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Alberta First Nation communities jumping on ‘solar revolution’

(Green Arrow Renewable Energy Corp. solar panel installers at Montana First Nation. Submitted photo)

Brandi Morin
APTN National News
In the midst of a collapse in oil prices and an uncertain economic future, Albertans are also looking at ways to wean off of a dependence on oil and gas and on to alternative sources of greener energy.

And Alberta First Nation communities are readying to take advantage of the coming “solar revolution.”

“There is a solar revolution happening all over the world,” said Jesse Cardinal, co-ordinator with Keepers of the Athabasca and organizer for the We are the Land conference held in Edmonton last week. A major focus of the conference was providing education to Indigenous communities about renewable energy technologies.

Canada has just been slower to jump on board the solar wave compared to other countries, she added.

Many Alberta First Nation communities recognize solar initiatives as an opportunity that includes environmental and economic benefits.

“The difference between the solar and the oil industry – when the oil industry started taking off the Indigenous people were so behind in every way. We were the janitors, we were the house keepers and even now it was a slow evolution to become business owners. Whereas with the solar energy industry I see that it’s going to be a different playing field altogether,” said Cardinal.

Montana First Nation in Maskwacis launched the Green Arrow Renewable Energy Corp. last year. It is Canada’s first Aboriginal-owned company of its kind. The band office is now powered by solar energy and one home on the reserve is part of a solar powered pilot project.

Montana also recently partnered with Canada’s leading energy provider Bullfrog Power to build a 20 kW solar installation on Montana’s water treatment plant.

Green Arrow is working with several other First Nation communities across the Prairies to form partnerships to identify and assess the feasibility of clean renewable energy projects on reserve lands.

Green Arrow CEO Barry Wheaton said it helps to provide reserves with a means of self-sufficiency, spurs economic development and employment on reserve.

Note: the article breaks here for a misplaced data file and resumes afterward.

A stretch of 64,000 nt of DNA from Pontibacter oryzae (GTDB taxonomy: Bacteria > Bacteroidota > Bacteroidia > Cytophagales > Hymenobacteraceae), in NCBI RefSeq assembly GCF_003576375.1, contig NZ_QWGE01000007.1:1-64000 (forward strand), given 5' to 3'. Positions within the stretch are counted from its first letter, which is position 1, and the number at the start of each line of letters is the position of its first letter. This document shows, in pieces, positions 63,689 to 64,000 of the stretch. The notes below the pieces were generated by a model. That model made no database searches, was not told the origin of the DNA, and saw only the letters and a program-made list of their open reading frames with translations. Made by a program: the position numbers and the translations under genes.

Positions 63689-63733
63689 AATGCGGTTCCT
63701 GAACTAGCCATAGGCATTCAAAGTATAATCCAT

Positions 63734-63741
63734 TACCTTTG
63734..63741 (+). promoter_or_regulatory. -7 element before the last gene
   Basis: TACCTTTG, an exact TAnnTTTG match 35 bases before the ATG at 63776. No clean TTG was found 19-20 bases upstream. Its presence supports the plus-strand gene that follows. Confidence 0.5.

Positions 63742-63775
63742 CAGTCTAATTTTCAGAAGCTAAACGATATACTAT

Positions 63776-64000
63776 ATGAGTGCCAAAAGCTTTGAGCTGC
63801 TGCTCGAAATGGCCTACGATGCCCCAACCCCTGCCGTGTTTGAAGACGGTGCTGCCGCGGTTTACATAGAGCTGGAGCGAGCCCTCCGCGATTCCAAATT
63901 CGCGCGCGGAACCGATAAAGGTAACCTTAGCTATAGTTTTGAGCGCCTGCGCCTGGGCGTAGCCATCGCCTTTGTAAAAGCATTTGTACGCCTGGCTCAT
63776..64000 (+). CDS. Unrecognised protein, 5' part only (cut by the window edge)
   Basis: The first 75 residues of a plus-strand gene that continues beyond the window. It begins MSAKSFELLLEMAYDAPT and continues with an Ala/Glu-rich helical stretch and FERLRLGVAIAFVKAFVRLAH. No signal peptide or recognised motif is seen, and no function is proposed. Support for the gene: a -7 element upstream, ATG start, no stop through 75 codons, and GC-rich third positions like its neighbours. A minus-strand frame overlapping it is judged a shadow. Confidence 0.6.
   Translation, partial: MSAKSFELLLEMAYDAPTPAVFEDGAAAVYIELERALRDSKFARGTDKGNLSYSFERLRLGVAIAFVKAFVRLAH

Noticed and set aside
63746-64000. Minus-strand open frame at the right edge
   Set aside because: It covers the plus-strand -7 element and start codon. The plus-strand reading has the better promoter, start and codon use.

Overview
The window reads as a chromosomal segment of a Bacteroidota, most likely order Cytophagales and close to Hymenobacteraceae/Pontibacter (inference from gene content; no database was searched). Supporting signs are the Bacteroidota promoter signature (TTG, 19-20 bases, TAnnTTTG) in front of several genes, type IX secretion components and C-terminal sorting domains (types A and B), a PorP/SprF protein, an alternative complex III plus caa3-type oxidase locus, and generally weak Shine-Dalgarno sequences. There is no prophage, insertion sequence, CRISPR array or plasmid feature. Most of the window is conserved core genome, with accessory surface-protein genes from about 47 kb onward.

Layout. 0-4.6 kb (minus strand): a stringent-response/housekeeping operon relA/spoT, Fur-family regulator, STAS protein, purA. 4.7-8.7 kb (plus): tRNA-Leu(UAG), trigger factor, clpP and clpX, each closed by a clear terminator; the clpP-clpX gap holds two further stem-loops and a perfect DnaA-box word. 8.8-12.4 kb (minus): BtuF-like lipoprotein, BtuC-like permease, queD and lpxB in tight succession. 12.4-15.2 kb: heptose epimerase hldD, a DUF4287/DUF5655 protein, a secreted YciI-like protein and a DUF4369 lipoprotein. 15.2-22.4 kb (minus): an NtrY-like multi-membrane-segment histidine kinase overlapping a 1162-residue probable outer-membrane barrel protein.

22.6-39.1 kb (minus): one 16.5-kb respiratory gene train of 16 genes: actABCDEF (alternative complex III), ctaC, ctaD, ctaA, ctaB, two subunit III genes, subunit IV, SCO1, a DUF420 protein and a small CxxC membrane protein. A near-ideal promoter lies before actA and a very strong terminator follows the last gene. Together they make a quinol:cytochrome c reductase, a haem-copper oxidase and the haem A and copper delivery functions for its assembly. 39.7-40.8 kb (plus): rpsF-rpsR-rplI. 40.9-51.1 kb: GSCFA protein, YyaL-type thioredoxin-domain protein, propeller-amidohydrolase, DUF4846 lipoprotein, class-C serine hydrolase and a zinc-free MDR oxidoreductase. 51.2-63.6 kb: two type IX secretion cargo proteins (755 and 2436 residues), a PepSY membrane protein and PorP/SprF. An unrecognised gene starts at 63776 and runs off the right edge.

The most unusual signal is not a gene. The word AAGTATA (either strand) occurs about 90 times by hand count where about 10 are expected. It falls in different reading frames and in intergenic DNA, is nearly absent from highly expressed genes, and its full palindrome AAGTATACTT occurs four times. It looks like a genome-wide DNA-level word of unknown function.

“We’re really hoping to use this to develop economic opportunities,” he said. “Solar is saving money on electricity bills, it’s reducing your carbon emissions, it’s reducing pollution and it creates jobs.”

Saddlelake Cree Nation in Alberta is also creating a solar project to power their water treatment plant.

Last fall, the Athabasca Chipewyan First Nation unveiled its first-ever solar pilot project that generates power to its youth and elder lodge.

The project is a model for future potential solar initiatives in the community that is located upstream from the tar sands in northern Alberta.

Alternative energy initiatives are spreading quickly and Cardinal said the response to solar technology is positive among most First Nation’s.

“I think people have a revived sense of hope that it isn’t the end of the world. That we can still live a long life, there’s hope for us. Whereas before we were just digging our own graves in the oil sands and that was the only solution we had. But with this new technology it’s really exciting,” said Cardinal.

With the scale of the destruction to the land, the impacts on the air and animals and the health impacts on people, the havoc caused by tar sands extraction can no longer be ignored, she added. And it’s time to think outside of the “Alberta Box.”

“We’re at a point where we have to make a choice. Do we want a future for our children? Do we want clean water and do we still want to have jobs to go to? Then we need to diversify our economy, we can’t just depend on one source of economy,” said Cardinal.

With the new NDP government promising a shift to greener alternatives, Cardinal is hopeful that more funding will be made available for future Aboriginal solar projects.